In King Lear, Edmund, resentful of his inferior status to his older brother, betrays his family and frames his brother as a traitor. This strikes me as being quite a bit like what Edmund does in The Lion, the Witch, and the Wardrobe. Is there any evidence of an inspiration, or is the resemblance purely coincidental?

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    The Guardian claims so, but without sources or evidence.
    – Rand al'Thor
    Commented Jul 3, 2019 at 18:27
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    @Randal'Thor Interesting... so, I may not be completely crazy here. I wish that they provided more evidence or sources for that, though. Commented Jul 3, 2019 at 18:31
  • I just re-read and was thinking this also! His suffering in the book reminds me of Edgar, and Edgar/Edmund, half-brothers, were clearly meant to be flip sides of the same coin. (I doubt it's coincidental, since Lewis was extremely literate, and the best authors tend not to name characters randomly.) But I'm not enough of a Lewis scholar to know if he wrote or spoke about the parallel.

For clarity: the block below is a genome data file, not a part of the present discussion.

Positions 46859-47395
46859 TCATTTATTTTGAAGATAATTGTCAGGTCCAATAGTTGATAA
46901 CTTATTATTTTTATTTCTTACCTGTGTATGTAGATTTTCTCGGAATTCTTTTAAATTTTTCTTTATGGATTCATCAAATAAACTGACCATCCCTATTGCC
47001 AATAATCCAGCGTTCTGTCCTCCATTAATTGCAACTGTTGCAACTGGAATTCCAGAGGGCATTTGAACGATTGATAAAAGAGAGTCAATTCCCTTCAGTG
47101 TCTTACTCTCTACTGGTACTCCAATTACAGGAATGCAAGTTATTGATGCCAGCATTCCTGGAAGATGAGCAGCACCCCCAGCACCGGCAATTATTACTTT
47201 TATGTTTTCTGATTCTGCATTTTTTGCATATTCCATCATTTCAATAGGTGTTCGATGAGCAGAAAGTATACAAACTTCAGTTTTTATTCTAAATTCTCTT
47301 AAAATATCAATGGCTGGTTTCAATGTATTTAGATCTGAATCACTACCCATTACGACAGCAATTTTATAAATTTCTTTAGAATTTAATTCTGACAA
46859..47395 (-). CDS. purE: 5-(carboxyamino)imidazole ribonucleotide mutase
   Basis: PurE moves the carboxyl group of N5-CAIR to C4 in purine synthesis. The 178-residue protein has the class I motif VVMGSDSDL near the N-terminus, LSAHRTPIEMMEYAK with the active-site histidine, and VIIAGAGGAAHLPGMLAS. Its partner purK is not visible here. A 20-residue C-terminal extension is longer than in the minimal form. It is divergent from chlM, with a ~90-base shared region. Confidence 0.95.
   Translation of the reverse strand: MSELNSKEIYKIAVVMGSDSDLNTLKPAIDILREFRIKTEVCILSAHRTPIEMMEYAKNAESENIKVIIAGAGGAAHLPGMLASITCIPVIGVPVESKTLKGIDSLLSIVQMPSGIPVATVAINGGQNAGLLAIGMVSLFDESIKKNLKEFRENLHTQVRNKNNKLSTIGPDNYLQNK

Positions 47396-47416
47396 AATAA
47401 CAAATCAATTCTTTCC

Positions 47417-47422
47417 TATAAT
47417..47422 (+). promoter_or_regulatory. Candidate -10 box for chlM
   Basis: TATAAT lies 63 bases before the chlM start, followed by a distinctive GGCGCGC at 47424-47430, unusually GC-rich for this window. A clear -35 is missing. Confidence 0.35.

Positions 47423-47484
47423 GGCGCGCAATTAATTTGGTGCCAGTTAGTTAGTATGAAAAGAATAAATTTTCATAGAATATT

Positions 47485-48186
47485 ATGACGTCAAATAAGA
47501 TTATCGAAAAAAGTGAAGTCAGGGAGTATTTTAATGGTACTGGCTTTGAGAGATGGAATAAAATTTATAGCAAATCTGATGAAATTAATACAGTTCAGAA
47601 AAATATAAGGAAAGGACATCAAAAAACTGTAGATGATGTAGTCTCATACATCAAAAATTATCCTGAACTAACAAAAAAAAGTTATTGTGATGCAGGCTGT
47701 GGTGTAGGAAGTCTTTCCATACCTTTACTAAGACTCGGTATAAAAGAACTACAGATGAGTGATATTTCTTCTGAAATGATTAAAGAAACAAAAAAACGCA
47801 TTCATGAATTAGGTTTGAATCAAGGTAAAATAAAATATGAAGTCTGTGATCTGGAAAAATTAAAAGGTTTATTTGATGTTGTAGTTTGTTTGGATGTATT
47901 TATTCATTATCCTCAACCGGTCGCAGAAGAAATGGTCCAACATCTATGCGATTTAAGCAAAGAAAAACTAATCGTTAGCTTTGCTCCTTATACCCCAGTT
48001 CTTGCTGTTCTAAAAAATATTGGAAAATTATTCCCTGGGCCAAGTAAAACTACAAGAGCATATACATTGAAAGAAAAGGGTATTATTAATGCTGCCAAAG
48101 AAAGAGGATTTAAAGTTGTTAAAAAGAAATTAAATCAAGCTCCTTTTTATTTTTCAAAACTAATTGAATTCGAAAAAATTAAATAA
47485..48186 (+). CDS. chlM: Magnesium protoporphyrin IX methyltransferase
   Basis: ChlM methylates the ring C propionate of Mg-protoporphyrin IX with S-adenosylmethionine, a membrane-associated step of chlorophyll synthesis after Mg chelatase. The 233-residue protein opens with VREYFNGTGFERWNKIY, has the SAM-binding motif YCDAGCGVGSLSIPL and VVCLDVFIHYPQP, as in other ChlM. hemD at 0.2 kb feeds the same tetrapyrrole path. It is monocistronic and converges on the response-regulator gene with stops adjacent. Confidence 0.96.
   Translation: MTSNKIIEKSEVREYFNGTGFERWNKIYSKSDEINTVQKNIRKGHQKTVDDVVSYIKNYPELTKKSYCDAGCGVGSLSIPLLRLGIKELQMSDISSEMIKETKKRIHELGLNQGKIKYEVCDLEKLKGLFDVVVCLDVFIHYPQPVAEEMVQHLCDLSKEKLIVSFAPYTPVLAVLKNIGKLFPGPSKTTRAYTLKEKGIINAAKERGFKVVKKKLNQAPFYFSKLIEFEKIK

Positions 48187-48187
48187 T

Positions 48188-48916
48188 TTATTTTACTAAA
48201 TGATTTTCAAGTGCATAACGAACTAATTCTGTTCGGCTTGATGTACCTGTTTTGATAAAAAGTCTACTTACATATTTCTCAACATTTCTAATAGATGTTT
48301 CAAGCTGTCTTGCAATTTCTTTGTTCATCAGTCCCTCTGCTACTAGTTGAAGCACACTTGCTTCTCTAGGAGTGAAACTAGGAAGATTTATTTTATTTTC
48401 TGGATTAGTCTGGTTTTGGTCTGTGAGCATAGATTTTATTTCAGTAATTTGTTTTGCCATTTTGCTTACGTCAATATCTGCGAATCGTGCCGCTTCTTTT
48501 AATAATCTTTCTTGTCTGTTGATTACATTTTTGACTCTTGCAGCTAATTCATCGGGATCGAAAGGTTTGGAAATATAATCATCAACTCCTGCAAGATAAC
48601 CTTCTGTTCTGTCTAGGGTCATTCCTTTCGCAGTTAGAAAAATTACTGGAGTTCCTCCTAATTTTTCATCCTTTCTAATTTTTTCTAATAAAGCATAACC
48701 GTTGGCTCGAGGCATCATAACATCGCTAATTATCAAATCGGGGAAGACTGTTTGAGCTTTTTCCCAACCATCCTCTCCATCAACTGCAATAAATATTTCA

– DukeZhou
    Commented Jul 3, 2019 at 20:29

1 Answer 1


As far as I’ve been able to find, Lewis never spoke explicitly about a connection, but as Rand al'Thor noted, others have made the same connection. David L. Johns offers a full chapter in Quakering Theology making the case that the two Edmunds are connected which is fairly compelling. But without any explicit statement from Lewis, we can never say for certain, even if it is likely that Lewis did make the deliberate choice to name his Edmund after Shakespeare’s.

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    Could you summarize Johns' argument? What makes it compelling? Commented May 25, 2022 at 7:42

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